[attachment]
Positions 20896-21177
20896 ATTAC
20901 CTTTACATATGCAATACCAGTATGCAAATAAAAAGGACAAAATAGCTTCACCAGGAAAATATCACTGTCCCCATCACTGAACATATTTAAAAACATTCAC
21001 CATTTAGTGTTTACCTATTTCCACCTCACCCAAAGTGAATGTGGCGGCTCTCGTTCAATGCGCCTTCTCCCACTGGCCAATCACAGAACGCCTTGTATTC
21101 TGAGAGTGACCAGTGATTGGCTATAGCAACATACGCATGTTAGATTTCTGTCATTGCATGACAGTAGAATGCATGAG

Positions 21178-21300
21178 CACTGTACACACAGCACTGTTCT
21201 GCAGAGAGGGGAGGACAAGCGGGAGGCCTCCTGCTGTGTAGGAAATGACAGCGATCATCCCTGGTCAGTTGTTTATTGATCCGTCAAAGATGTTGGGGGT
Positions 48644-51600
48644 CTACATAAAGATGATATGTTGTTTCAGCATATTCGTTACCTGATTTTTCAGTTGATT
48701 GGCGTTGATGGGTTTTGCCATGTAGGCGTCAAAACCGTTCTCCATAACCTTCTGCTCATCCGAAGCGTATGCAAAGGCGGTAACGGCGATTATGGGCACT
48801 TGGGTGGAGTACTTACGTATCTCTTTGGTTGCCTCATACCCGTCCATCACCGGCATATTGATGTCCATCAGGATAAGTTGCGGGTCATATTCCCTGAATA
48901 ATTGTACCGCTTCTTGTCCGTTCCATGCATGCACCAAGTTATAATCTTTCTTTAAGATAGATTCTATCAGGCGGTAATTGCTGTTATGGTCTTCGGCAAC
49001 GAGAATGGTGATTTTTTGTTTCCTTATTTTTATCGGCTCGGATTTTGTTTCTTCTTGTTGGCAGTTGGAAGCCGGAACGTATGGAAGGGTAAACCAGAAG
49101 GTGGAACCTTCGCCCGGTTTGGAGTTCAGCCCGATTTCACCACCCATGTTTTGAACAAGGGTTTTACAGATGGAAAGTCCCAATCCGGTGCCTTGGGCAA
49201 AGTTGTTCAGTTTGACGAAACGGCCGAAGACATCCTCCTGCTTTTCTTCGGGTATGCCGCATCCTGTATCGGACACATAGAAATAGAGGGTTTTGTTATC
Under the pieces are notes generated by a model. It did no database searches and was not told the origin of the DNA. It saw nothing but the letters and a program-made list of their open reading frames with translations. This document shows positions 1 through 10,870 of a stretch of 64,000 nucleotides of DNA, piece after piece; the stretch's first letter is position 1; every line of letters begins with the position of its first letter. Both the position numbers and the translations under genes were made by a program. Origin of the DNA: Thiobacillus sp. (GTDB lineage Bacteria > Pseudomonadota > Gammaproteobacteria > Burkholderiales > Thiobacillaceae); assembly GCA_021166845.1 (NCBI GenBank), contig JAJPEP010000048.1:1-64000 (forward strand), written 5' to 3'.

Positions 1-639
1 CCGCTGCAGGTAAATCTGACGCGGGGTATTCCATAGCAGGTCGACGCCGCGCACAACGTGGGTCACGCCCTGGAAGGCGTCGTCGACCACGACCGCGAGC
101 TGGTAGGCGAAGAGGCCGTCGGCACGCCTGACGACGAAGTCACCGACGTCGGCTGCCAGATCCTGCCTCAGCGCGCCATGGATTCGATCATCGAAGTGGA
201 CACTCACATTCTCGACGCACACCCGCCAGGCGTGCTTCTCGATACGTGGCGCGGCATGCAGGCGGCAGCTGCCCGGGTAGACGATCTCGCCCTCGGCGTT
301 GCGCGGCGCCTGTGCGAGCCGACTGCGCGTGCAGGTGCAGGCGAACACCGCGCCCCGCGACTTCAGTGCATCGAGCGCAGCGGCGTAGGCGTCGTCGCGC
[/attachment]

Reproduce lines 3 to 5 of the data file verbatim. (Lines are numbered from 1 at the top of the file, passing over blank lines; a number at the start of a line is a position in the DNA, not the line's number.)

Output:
20901 CTTTACATATGCAATACCAGTATGCAAATAAAAAGGACAAAATAGCTTCACCAGGAAAATATCACTGTCCCCATCACTGAACATATTTAAAAACATTCAC
21001 CATTTAGTGTTTACCTATTTCCACCTCACCCAAAGTGAATGTGGCGGCTCTCGTTCAATGCGCCTTCTCCCACTGGCCAATCACAGAACGCCTTGTATTC
21101 TGAGAGTGACCAGTGATTGGCTATAGCAACATACGCATGTTAGATTTCTGTCATTGCATGACAGTAGAATGCATGAG